“I have been drawing since I was seven. I draw every day, even at school. I like to draw cute girls and design dresses. I am now studying animation.
I don’t want to be a lawyer or a doctor because the mentality of many people is that they want money. I feel that instead of money, why don’t I enjoy my work?
I don’t want to be someone I don’t want to be and make my parents even more disappointed. Now, I hope they would accept me for pursuing animation.
This one time in class, we had to draw human figures. That’s my greatest flaw. I can’t draw human figures. I can draw in the Japanese ‘anime’ style. It’s hard already for me taking this course by myself and having to find balance with my family. I broke down and started crying at the studio. I found out later that many of my classmates were actually under stress too.
My friend said: ‘Your drawing is nice. If you say your drawing is shit, my drawing is lagi teruk’. So I was like tak bolehlah downgrade diri sendiri. You have to kadang-kadang rasa percaya yakin sikit. (I got to believe in myself and have self-confidence). So let me stick with this style la.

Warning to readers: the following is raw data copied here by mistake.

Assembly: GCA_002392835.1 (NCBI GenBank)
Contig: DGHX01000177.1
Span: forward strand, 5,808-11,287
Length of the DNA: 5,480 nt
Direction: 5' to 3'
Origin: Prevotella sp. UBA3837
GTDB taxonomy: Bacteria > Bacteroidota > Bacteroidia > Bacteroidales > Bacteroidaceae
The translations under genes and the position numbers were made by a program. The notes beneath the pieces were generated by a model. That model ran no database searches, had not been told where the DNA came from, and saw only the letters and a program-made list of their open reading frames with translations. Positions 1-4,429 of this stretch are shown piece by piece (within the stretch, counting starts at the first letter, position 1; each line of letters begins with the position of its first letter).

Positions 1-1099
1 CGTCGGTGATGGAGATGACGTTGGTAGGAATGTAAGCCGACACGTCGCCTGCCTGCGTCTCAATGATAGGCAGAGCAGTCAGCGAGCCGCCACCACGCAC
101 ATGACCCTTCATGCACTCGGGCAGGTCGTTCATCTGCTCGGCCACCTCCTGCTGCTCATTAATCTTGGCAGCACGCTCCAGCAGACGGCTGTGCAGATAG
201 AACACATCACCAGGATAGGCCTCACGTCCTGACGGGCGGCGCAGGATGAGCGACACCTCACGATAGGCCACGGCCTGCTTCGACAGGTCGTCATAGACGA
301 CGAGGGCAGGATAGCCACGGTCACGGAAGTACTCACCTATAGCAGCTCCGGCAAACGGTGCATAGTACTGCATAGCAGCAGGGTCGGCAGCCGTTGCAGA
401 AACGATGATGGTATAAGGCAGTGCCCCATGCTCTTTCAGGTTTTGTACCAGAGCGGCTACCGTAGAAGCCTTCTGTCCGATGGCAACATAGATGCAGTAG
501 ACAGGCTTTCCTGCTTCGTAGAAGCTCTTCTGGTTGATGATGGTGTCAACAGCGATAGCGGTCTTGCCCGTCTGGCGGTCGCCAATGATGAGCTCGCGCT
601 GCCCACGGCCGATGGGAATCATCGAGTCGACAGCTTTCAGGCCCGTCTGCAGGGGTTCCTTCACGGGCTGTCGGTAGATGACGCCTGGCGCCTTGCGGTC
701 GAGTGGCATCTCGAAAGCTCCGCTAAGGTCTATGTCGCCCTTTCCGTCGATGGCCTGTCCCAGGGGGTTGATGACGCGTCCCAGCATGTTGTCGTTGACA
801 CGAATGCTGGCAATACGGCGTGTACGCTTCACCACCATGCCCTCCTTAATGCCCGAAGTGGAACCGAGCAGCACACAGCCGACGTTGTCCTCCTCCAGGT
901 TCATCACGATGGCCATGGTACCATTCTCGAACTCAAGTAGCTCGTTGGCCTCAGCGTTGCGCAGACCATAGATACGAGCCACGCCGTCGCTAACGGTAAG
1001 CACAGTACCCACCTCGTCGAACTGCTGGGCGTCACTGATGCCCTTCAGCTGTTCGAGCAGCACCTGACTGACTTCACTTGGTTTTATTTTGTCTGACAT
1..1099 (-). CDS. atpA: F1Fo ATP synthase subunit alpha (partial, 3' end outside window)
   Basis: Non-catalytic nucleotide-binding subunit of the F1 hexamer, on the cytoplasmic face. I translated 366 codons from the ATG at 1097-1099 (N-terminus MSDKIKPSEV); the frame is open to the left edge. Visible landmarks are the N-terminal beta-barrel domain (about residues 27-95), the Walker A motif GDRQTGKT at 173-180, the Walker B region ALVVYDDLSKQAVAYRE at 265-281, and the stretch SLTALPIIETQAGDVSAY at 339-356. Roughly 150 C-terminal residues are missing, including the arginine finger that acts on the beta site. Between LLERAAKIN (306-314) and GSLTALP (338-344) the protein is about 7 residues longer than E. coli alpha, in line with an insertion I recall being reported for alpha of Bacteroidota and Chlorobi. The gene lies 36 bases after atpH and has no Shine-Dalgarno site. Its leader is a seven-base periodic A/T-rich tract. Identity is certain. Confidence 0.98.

Her mom also doesn’t allow her to draw and join the animation class. Her mom wants her to become a housewife, to sew, to cook – all that kind of stuffs. I don’t think that’s necessary ‘sebab if you kahwin pun nanti buat, belajar juga’ (even if you get married, you’ll still have to learn all that).
‘Saya nak meningkatkan nama Malaysia. Nak harumkan nama negaralah’. (I want to bring up the name of Malaysia). Animation pun tak banyak syarikat kat sini. Dan government pun tak provide more money untuk animation. Sekarang animation pun ada sikit je’. (There isn’t much animation studios here, and the government doesn’t fund animation as much).
And like every artists, I never feel satisfied and I never feel like I’m good enough. I keep practicing every day. Learning is a part of our life.”
– Humans of Kuala Lumpur
Photostory by Mushamir Mustafa and Ariya Ling
(This post was first published on May 22nd 2019)